Skip to content
Join our Newsletter
Join our Newsletter

Monique Keiran: It takes guts to look after yourself

Nature Boy sees himself as something of a lone wolf. He prides himself on keeping his own counsel, questioning popular opinion (unless it aligns with his own) and charting his own course. Yet even he has jumped on one marketing bandwagon.
VKA-keiran-7924.jpg
Monique Keiran: Parents everywhere secretly horrify themselves when they hear themselves saying the same things to their kids that their parents lectured them on 30 years earlier.

Nature Boy sees himself as something of a lone wolf. He prides himself on keeping his own counsel, questioning popular opinion (unless it aligns with his own) and charting his own course.

Yet even he has jumped on one marketing bandwagon.

If you don’t manage to avoid every commercial on television these days, you’ve seen them. The spots to “take care of what’s inside” or “take the challenge” or the “Being human takes guts” ads.

The ads urge viewers to “find balance,” eat well, exercise, reduce stress and celebrate the successes and challenges of getting on with daily living. These common-sense messages are neither new nor original. Parents everywhere secretly horrify themselves when they hear themselves saying the same things to their kids that their parents lectured them on 30 years earlier.

Of course, however wholesome the packaging might be, TV commercials exist to sell product. Under the feel-good branding, these commercials’ messages are “buy our yogurt” and “buy our supplements.”

Without making outright health claims, the ads indirectly link the microorganisms in the yogurt and supplements to improved health and well-being.

Nature Boy buys the yogurt, but it’s not clear he has bought into the marketing. Maybe he has been seduced by the ads’ images of slim, shimmying bellies taking the Activia challenge — “If I do as she does, I’ll have a slim, shimmying belly just like that.”

Maybe Nature Boy just likes strawberry-flavoured yogurt.

It’s also possible he has activated his little grey cells. He might have looked at some of the many recent scientific reports and concluded that a healthy, diverse microbial community in the stomach and intestines supports health.

Deciding to eat strawberry-flavoured probiotic-laden yogurt for breakfast is a small step from there. Probiotics are microorganisms that many people believe provide health benefits when consumed. They are the bacteria, yeasts and other microbes that make yogurt yogurt, cheese cheese and sauerkraut sauerkraut — and these days, they’re also big business.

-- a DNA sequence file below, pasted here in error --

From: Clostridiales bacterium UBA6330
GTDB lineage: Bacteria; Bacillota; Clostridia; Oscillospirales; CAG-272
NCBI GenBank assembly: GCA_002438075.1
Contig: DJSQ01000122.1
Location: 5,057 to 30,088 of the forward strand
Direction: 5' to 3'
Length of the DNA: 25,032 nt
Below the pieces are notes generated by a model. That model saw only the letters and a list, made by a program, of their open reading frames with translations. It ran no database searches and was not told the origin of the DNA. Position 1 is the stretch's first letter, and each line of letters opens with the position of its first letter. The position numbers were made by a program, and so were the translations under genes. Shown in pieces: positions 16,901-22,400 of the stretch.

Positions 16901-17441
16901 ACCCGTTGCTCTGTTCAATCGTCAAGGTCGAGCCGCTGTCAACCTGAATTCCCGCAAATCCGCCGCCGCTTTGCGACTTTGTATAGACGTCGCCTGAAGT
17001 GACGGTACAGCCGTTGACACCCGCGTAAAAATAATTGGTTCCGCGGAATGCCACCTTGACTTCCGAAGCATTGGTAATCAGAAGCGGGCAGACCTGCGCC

In the past five or so years, researchers have been documenting the diversity, complexity and sheer numbers of microorganisms that live mostly in harmony within and on the human body. Each of us has as many as 100 trillion individual microbes, including more than 15,000 species of bacteria, living in our guts alone.

The bacterial members of this human microbiome are better studied than all the fungi, oocytes, viruses and other single-celled lodgers that live in our alimentary canal, but it seems all these simple life-forms play essential roles in our physical and mental health.

In Nature Boy’s case, some of his trillions of gut microbes help him digest last night’s pizza. Some neutralize poisons he eats. Some keep unruly fellow lodgers from getting uppity and making him sick. Some buy up entire blocks of gut real estate and prevent unwanted newcomers from moving in and sending the whole neighbourhood downhill — quickly and uncomfortably down the loo.

Certain gut bacteria have been linked to lower rates of allergies, asthma, obesity and Type 2 diabetes. Some seem to play a role in depression and other mental-health conditions, and some even might mediate diseases that affect the brain, such as Parkinson’s and Alzheimer’s. Studies have found that certain microbes in the digestive tract are linked to lower rates of Clostridium difficile infection, which is often acquired in hospitals and nursing homes, and to greater resistance to superbugs.

The influence of the gut microbiome on the rest of the body is becoming so evident, some scientists consider the community of microorganisms inside the gut to be another of the body’s vital organs. Although researchers are still trying to understand the precise roles different microorganisms play in our health, some physicians believe the gut microbiome needs to be protected, monitored and cared for like any other organ — the eyes, the skin, the liver, the kidneys, the pancreas and so on.

Which presents interesting prospects for dairy companies and probiotic-supplement manufacturers. Just as nature abhors a vacuum, business abhors an opportunity not taken.

By obliquely referencing the growing body of microbiome health research in finely tuned marketing campaigns, they have managed to convince even a lone wolf like Nature Boy to join the pack in eating yogurt snack packs … all in the name of taking care of what’s inside.